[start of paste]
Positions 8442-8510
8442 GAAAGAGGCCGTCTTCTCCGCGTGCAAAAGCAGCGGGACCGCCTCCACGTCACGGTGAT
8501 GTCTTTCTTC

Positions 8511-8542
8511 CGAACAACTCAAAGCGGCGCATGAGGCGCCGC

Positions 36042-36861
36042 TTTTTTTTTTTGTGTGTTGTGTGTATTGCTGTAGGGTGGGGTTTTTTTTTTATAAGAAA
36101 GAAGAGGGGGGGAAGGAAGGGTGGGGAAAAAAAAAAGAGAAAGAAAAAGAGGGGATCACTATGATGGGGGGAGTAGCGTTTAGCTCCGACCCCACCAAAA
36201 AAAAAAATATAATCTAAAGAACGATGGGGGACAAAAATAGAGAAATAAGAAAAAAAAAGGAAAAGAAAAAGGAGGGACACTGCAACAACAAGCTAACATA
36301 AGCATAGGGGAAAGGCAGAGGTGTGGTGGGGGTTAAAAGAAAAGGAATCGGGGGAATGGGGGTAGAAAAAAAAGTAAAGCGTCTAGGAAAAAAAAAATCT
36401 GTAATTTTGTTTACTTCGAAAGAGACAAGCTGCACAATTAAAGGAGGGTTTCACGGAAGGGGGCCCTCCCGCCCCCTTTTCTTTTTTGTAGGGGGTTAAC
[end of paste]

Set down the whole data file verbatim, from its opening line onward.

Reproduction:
Positions 8442-8510
8442 GAAAGAGGCCGTCTTCTCCGCGTGCAAAAGCAGCGGGACCGCCTCCACGTCACGGTGAT
8501 GTCTTTCTTC

Positions 8511-8542
8511 CGAACAACTCAAAGCGGCGCATGAGGCGCCGC

Positions 36042-36861
36042 TTTTTTTTTTTGTGTGTTGTGTGTATTGCTGTAGGGTGGGGTTTTTTTTTTATAAGAAA
36101 GAAGAGGGGGGGAAGGAAGGGTGGGGAAAAAAAAAAGAGAAAGAAAAAGAGGGGATCACTATGATGGGGGGAGTAGCGTTTAGCTCCGACCCCACCAAAA
36201 AAAAAAATATAATCTAAAGAACGATGGGGGACAAAAATAGAGAAATAAGAAAAAAAAAGGAAAAGAAAAAGGAGGGACACTGCAACAACAAGCTAACATA
36301 AGCATAGGGGAAAGGCAGAGGTGTGGTGGGGGTTAAAAGAAAAGGAATCGGGGGAATGGGGGTAGAAAAAAAAGTAAAGCGTCTAGGAAAAAAAAAATCT
36401 GTAATTTTGTTTACTTCGAAAGAGACAAGCTGCACAATTAAAGGAGGGTTTCACGGAAGGGGGCCCTCCCGCCCCCTTTTCTTTTTTGTAGGGGGTTAAC